Thu. December 18, 2008
My family moved to Hermosa Beach in 1969. I was 7 years old, just
about the same age as the hippie movement.
The Hermosa Beach I grew up in was a place of tie-dye shirts,
psychedelic Volkswagen buses and peace symbols. When we rode our
bikes down Pier Avenue, we passed store windows displaying lots of
candles and many strangely shaped glass objects.
My friends and I knew these were "head" shops specializing in smoking
paraphernalia. The shop windows weren't the only places we saw this
stuff. It was not uncommon to visit a friend's house and notice his
or her parents' bong. Marijuana was so prevalent that we once found
some growing wild in our backyard. We called the police and they took
the stuff away without much investigation. It seemed more a
housekeeping issue than a criminal one.
It was a different time and a different town.
I know I'm romanticizing the past when I say I am a little nostalgic
for those laid-back days, but what else is the past good for? Sure,
there were people who wasted away much of their lives in weed, but it
wasn't so enticing that I couldn't make it to adulthood without
trying it. I didn't aspire to be a hippie, but I admired their
impractical mindset. Love may not be all you need, but it's a start.
If you want to imagine what Hermosa was like in those days, just look
at all the wine shops around town today. Now imagine these shops
selling everything you needed to enjoy wine -- glasses, corkscrews,
books on different grapes, even T-shirts espousing the wine-drinking
lifestyle -- but no actual wine.
The proliferation of head shops and hippie boutiques made Hermosa
Beach the place it was back then. Manhattan Beach had such wholesome
fare as Jo's Candy Cottage and Manhattan Toy and Variety (also called
"Mr. Johnny's"). Hermosa had head shops and places like The Colony,
an arts-and-crafts cooperative where hippies and those who identified
with them sold giant candles, pottery, macram/ and other groovy goods.
The Colony was located on Hermosa Avenue just north of Pier Avenue.
It is long gone, and soon so will be its counterpart just two blocks
south. Greeko's Sandals, the last landmark from those hippie days,
will close its doors Dec. 27.
Greeko's was established in 1966 by John Warren, a man who made
sandals in the Greek (as opposed to Roman) style, which is where the
store's name came from. Warren ran the shop for 25 years and became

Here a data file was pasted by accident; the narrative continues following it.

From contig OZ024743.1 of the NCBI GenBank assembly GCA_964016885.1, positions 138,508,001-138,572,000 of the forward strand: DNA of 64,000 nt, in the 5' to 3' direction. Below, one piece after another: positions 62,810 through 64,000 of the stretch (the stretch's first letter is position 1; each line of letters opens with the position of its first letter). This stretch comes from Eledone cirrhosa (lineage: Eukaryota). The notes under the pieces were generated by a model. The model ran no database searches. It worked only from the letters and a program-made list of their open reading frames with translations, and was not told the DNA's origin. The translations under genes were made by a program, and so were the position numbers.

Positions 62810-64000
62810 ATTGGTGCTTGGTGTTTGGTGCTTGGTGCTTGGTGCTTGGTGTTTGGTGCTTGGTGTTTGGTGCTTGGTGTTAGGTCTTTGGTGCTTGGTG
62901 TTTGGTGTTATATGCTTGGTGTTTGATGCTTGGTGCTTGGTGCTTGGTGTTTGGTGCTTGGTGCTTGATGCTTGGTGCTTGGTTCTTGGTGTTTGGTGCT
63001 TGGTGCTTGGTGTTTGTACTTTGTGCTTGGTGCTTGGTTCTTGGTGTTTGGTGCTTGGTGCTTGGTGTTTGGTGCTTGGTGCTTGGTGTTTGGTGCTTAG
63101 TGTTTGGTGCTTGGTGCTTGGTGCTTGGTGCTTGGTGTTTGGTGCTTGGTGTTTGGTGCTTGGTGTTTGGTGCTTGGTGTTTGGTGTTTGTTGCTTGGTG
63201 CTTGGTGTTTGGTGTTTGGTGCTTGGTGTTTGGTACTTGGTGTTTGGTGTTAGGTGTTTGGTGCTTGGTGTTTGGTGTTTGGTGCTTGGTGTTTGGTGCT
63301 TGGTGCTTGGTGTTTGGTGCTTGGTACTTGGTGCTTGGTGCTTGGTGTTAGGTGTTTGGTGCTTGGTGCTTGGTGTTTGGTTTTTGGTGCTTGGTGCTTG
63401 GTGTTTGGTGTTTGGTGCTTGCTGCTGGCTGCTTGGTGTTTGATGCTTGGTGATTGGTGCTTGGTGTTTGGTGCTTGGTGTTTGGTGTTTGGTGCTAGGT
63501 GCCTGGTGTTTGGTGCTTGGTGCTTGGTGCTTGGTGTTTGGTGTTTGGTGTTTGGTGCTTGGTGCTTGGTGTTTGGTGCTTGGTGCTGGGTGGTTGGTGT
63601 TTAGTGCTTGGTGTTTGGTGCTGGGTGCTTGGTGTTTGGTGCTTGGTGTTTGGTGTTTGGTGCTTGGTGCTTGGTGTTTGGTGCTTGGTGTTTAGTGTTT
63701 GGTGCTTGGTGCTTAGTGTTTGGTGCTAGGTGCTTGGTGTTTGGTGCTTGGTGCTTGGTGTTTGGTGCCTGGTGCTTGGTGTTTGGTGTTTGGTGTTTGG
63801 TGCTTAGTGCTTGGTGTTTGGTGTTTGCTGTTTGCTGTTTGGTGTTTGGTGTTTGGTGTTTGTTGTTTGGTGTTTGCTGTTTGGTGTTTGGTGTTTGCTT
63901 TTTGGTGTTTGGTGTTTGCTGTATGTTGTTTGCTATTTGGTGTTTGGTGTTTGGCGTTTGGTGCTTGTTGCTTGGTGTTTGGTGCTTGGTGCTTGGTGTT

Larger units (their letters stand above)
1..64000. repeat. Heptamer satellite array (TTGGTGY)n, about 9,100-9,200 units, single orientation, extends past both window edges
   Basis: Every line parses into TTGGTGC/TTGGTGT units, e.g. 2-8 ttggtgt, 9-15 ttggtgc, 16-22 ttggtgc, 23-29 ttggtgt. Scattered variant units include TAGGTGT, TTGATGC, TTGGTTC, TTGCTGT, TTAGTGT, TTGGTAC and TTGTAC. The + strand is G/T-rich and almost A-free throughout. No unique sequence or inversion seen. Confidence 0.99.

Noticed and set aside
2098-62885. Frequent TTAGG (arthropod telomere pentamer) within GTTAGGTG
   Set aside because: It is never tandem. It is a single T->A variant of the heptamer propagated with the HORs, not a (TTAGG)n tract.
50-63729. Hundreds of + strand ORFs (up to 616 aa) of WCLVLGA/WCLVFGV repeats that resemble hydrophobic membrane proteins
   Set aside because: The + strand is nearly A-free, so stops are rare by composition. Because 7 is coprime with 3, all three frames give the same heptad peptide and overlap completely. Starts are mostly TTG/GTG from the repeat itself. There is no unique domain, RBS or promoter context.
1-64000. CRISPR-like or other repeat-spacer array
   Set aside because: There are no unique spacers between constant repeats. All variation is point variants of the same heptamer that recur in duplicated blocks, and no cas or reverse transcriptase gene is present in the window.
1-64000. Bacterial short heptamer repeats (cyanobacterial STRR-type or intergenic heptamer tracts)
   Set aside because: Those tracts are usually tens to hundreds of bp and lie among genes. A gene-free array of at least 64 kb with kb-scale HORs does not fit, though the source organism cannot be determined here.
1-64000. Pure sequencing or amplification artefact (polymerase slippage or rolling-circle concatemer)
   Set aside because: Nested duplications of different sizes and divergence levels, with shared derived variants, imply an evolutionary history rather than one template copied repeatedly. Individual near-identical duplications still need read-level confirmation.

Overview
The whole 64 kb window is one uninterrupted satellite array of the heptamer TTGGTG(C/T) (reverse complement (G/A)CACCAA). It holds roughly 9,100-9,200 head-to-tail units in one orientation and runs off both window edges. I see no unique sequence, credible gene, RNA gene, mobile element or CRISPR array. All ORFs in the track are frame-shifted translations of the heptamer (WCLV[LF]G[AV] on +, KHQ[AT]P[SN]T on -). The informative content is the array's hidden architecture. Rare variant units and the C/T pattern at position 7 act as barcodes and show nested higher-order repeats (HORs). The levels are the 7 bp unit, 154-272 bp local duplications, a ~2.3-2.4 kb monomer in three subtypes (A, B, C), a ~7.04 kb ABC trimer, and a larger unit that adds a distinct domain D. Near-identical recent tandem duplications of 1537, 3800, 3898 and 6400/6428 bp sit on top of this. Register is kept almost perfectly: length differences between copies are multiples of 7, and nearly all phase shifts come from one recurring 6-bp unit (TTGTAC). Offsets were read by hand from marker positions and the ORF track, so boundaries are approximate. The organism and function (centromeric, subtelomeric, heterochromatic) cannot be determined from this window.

so identified with the place that he didn't correct the many people
who called him John Greeko.
Greeko's handmade sandals were popular, but not so popular that they
could sustain the business for all those years. What I remember about
Greeko's from my youth was that it was different than the other head
shops because it was larger, and had an air of more traditional
commerce. It sold smoking paraphernalia, but also other clothing to
go along with the sandals and a great collection of rock 'n' roll posters.
When I heard Greeko's was closing, I went by to take a look at the
place, which I had not been in for at least 20 years. A
going-out-of-business sale was in full swing, with prices slashed on
everything -- sandals, rock T-shirts, black lights, incense, and, of
course, pipes and rolling papers.
I met the current owner, Steve Yerkes, who bought the business from
Warren in 1991. (Warren stills owns the building.) We talked in the
apartment above the store where he and his wife, Yoshika, live. As a
professional musician (playing the tuba) and a longtime entrepreneur,
he told me that he was an unlikely owner of a place like Greeko's.
"When I first walked in, I didn't know what to make of all the pipes
and such," Yerkes, 63, said. "I knew what it was all for, but I
figured I would be able to ease out of that side of the business. I
didn't realize how strong that current was."
Still, Yerkes did direct the current a little. He moved the smoke
shop -- which makes up two-thirds of Greeko's business -- into an
enclosed area in the back of the store to make the place more family-friendly.
He said that, despite having never been a hippie, he has enjoyed
operating Greeko's because of the customers. One of his biggest
surprises has been that they aren't a bunch of zonked-out stoners.
"They are just people who enjoy life and enjoy spending time with
their friends," he said."They are some of the nicest, most easygoing
and successful people I have ever known."
Those many longtime customers are sorry to see Greeko's go. "We have
second- and third-generation people coming in to say goodbye, and
they are sad," he said. But goodbye it must be. "The changing
demographics in Hermosa, and the way the town has become more
upscale, just can't support a place like this anymore," he said.
A small part of Greeko's will live on, though, at least for awhile.
For every pair of sandals and shoes sold in the shop's last days, a
second pair will be donated to needy families in Loreto, Mexico,
Hermosa Beach's sister city.
The sandals are very well-made, which means that, even with Greeko's
gone, its last customers can keep on trucking.
I'm always interested in hearing from you about how we're doing. I
can be reached by e-mail at email@example.com